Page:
In recent years, the Philippines has experienced some of the strongest and most destructive typhoons in its history – Typhoon Ondoy (Ketsana) and Pepeng (Parma) in 2009, Typhoon Sendong (Washi) in 2011, Typhoon Pablo (Bopha) in 2012, Typhoon Yolanda (Haiyan) in 2013, and Typhoon Ruby (Hagupit) in 2014.
The immense devastation brought by Typhoon Yolanda to the central Philippines in November 2013 drew in overwhelming sympathy and support from the international community of donor governments, development agencies, and other humanitarian organizations. Typhoon Yolanda was unprecedented in Philippine history. It was the deadliest typhoon on record with more than 6,000 people killed, and the strongest storm recorded at landfall in terms of wind speed. Typhoon Yolanda caused catastrophic destruction, especially in Samar and Leyte, with about 11 million people affected and many left homeless.
The Philippines was also not spared from other forms of disasters (both natural and human-induced). Quite recently, it was struck by the Bohol Earthquake in October 2013, the Zamboanga Conflict in September 2013, and the numerous fires and demolitions in urban poor communities. Metro Manila is also bracing itself for the Big One, or the much-feared West Valley Fault earthquake, which scientists say is due anytime soon.
Disasters have continued to escalate unabated, posing a greater challenge for both government and non-government organizations alike. In 2014, the World Risk Index ranked the Philippines as the second country most at risk for its exposure to natural disasters. What contributed heavily to the Philippines’ overall ranking is its high vulnerability and lack of coping capacity.
With such a huge task ahead, different stakeholders deemed it necessary to work hand-in-hand in order to make significant and relevant change. NGOs like Citizens’ Disaster Response Center (CDRC) can no longer work on its own, or independently from other organizations. The situation clearly calls for a unified approach.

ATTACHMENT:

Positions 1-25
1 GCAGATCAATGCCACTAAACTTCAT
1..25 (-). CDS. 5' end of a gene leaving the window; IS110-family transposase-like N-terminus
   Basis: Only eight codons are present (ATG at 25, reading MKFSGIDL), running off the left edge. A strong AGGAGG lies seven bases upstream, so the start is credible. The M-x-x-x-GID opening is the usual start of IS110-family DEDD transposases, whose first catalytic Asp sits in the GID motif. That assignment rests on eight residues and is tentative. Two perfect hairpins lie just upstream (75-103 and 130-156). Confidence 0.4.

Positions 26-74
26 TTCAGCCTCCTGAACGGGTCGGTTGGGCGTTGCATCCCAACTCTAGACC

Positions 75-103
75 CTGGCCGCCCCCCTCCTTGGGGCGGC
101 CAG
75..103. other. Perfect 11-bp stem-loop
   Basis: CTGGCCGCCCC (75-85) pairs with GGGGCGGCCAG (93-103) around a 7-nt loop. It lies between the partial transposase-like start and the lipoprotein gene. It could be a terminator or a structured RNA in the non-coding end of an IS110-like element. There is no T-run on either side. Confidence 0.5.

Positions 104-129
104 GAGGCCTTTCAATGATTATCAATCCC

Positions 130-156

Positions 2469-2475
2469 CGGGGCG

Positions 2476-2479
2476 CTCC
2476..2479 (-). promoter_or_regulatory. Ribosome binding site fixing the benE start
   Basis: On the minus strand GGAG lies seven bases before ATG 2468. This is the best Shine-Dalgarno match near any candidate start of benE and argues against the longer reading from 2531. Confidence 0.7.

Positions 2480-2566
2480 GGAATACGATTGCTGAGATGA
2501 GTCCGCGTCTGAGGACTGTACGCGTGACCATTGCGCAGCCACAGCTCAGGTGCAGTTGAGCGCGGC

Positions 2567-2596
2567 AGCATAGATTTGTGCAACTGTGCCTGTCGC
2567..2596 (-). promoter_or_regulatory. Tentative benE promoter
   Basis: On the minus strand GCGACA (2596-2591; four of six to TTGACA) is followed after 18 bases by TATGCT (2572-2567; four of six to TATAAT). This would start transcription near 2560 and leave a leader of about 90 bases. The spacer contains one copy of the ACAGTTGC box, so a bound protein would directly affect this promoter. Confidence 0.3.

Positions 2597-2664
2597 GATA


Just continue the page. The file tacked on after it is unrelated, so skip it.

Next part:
In 2014, right after Typhoon Yolanda devastated the Visayas region, the CDRC, together with three other organizations, namely, IBON International, Working for Empowerment and Good Governance Institute, Inc. (WeGovern Institute), and Management Advancement Systems Association, Inc. (MASAI), formed a consortium that would help address the growing clamor for assistance. The combined expertise and network of these four organizations helped raise funds for Yolanda early recovery and rehabilitation projects in least-served, most vulnerable, and hard-to-reach disaster-stricken communities.
But because disasters continued to strike, and many other needs came up, the consortium did not only support Yolanda activities, but other projects as well. For instance, the consortium also raised funds for Typhoons Ruby and Seniang, for Typhoon Pablo-affected areas in Mindanao, and for climate change adaptation projects, among others.
Now, almost one year after coming together, the need for a concerted effort in disaster response remains relevant. The four organizations saw the need to continue what they have started, and to formally set up the network for continued cooperation. And so the Consortium for People’s Development – Disaster Response (CPD-DR) was born.
From a loose network of organizations who came together for Typhoon Yolanda, CPD-DR has already made significant contributions to disaster response in a span of just one year of existence. It has already initiated and implemented 10 emergency response projects, and early recovery and rehabilitation projects with different local and regional partners.
To date, the Consortium has already served approximately 7522 families in hard-to-reach and least-served disaster-stricken communities in the Philippines; it continues to operate and implement projects through the support of its three main donors – National Alliance for Filipino Concerns (NAFCON), Climate Relief Fund, and Unitarian Universalist Service Committee (UUSC). Through these funds, the Consortium was able to provide relief goods, seed, animal and farm tools dispersal, repair of fishing boats, shelter assistance, health and psycho-social services, and related capacity development activities.
The Consortium’s steering committee completed a strategic planning workshop in December 2014, where the participating NGOs forged the CPD-DR vision, mission, goals and strategies. CPD-DR aims to develop people-oriented disaster risk reduction initiatives that build on people’s capabilities, potentials and strengths. On that basis, it intends to provide support for strategic, long-term rehabilitation efforts for rebuilding better, stronger communities devastated by natural and manmade disasters.
Along these lines, longer-term partnerships are being explored with some donor agencies that have recognized the efforts of the CPD-DR and its convenors. This year, and in the many years to come, CPD-DR looks forward to more collaborations and projects with more partners in the areas of disaster risk reduction and climate change adaptation.